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What is the best way to start investing in the stock market

I am interested in this topic because I want to begin investing in stocks

I am in grade 11

I want to have multiple streams of income when I am older and the stock market is one of those potential streams.

#stocks


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Prashanth’s Answer

Hi Shane,

I hope you’re doing well & wish that you have a great week ahead.

Given below are some steps to invest in stocks

1. Decide how you want to invest in stocks
There are several ways to approach stock investing. Choose the option below that best represents how you want to invest, and how hands-on you'd like to be in picking and choosing the stocks you invest in.

I'm the DIY type and am interested in choosing stocks and stock funds for myself." Keep reading; this article breaks down things hands-on investors need to know, including how to choose the right account for your needs and how to compare stock investments.
I know stocks can be a great investment, but I'd like someone to manage the process for me." You may be a good candidate for a robo-advisor, a service that offers low-cost investment management. Virtually all of the major brokerage firms offer these services, which invest your money for you based on your specific goals.
Once you have a preference in mind, you're ready to shop for an account.

2. Choose an investing account
To invest in stocks, you need an investment account. For the hands-on types, this usually means a brokerage account. For those who would like a little help, opening an account through a robo-advisor is a sensible option.

An important point: Both brokers and robo-advisors allow you to open an account with very little money.

THE DIY OPTION: OPENING A BROKERAGE ACCOUNT
An online brokerage account likely offers your quickest and least expensive path to buying stocks, funds and a variety of other investments. With a broker, you can open an individual retirement account, also known as an IRA, or you can open a taxable brokerage account if you’re already saving adequately for retirement elsewhere.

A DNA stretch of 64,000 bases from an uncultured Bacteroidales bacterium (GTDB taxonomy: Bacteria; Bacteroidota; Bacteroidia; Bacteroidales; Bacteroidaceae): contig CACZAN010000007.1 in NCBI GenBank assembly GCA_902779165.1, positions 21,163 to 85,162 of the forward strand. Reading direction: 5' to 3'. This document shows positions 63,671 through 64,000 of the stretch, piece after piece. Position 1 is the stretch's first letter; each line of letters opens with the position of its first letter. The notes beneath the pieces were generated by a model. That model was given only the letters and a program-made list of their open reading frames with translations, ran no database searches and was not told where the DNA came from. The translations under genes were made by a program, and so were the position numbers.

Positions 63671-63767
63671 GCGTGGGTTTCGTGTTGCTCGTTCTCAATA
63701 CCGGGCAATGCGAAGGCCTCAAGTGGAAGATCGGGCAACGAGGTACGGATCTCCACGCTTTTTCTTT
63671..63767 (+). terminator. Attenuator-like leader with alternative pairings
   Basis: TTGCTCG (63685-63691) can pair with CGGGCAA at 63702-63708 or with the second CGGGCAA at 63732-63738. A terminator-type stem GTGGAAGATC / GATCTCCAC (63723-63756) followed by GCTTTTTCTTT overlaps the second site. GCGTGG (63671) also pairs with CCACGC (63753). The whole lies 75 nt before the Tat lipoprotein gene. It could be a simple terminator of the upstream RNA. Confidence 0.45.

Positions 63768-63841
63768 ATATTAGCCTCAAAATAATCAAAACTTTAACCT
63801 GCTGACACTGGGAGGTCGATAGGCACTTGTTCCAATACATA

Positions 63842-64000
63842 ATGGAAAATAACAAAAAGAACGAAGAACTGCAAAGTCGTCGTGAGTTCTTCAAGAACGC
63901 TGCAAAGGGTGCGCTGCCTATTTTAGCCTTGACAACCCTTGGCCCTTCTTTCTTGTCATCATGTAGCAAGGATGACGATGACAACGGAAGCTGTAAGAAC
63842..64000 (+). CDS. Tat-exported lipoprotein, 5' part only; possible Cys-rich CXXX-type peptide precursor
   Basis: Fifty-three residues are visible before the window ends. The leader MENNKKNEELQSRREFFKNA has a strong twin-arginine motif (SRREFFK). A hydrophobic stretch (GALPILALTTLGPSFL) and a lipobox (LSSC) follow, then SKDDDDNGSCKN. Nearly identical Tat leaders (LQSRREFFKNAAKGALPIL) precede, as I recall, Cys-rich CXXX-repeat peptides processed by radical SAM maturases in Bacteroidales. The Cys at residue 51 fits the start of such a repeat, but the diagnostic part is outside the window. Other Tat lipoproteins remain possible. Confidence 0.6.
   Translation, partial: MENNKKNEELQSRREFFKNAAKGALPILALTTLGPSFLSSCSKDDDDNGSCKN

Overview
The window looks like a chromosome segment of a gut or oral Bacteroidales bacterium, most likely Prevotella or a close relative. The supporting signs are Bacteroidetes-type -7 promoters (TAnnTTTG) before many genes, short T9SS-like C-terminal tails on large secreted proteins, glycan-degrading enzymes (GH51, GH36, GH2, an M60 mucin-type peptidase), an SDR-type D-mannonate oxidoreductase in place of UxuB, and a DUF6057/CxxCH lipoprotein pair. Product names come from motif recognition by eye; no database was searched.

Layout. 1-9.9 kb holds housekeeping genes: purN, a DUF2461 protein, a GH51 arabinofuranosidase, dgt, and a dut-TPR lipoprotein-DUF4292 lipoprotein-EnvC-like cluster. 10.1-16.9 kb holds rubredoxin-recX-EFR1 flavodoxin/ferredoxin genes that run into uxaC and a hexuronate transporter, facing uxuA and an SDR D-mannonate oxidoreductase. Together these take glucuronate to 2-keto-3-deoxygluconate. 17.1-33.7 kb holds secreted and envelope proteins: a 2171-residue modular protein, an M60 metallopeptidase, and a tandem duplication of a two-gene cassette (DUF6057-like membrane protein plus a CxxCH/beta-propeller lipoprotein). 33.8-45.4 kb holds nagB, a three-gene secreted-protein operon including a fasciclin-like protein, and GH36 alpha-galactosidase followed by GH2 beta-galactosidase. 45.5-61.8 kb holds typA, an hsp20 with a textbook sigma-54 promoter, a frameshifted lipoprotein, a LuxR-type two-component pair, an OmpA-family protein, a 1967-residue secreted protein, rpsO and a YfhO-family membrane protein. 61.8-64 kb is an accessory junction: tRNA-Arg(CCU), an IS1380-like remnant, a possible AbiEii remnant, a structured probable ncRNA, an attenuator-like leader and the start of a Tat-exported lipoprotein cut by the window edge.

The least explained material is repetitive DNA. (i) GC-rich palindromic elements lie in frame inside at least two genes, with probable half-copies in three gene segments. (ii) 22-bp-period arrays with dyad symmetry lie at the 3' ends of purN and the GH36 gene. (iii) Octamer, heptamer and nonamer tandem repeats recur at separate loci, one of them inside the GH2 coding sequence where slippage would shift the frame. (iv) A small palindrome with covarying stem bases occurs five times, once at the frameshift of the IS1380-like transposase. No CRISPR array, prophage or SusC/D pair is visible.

THE PASSIVE OPTION: OPENING A ROBO-ADVISOR ACCOUNT
A robo-advisor offers the benefits of stock investing but doesn't require its owner to do the legwork required to pick individual investments. Robo-advisor services provide complete investment management: These companies will ask you about your investing goals during the onboarding process and then build you a portfolio designed to achieve those aims.

This may sound expensive, but the management fees here are generally a fraction of the cost of what a human investment manager would charge: Most robo-advisors charge around 0.25% of your account balance. And yes — you can also get an IRA at a robo-advisor if you wish.

3. Know the difference between stocks and stock mutual funds
For most people, stock market investing means choosing among these two investment types:

Stock mutual funds or exchange-traded funds. Mutual funds let you purchase small pieces of many different stocks in a single transaction. Index funds and ETFs are a kind of mutual fund that track an index; for example, a Standard & Poor’s 500 fund replicates that index by buying the stock of the companies in it. When you invest in a fund, you also own small pieces of each of those companies. You can put several funds together to build a diversified portfolio. Note that stock mutual funds are also sometimes called equity mutual funds.

Individual stocks. If you’re after a specific company, you can buy a single share or a few shares to dip your toe into the stock-trading waters. Building a diversified portfolio out of many individual stocks is possible, but it takes a significant investment.

The upside of stock mutual funds is that they are inherently diversified, which lessens your risk. For the vast majority of investors — particularly those who are investing their retirement savings — a portfolio comprised mostly of mutual funds is the clear choice.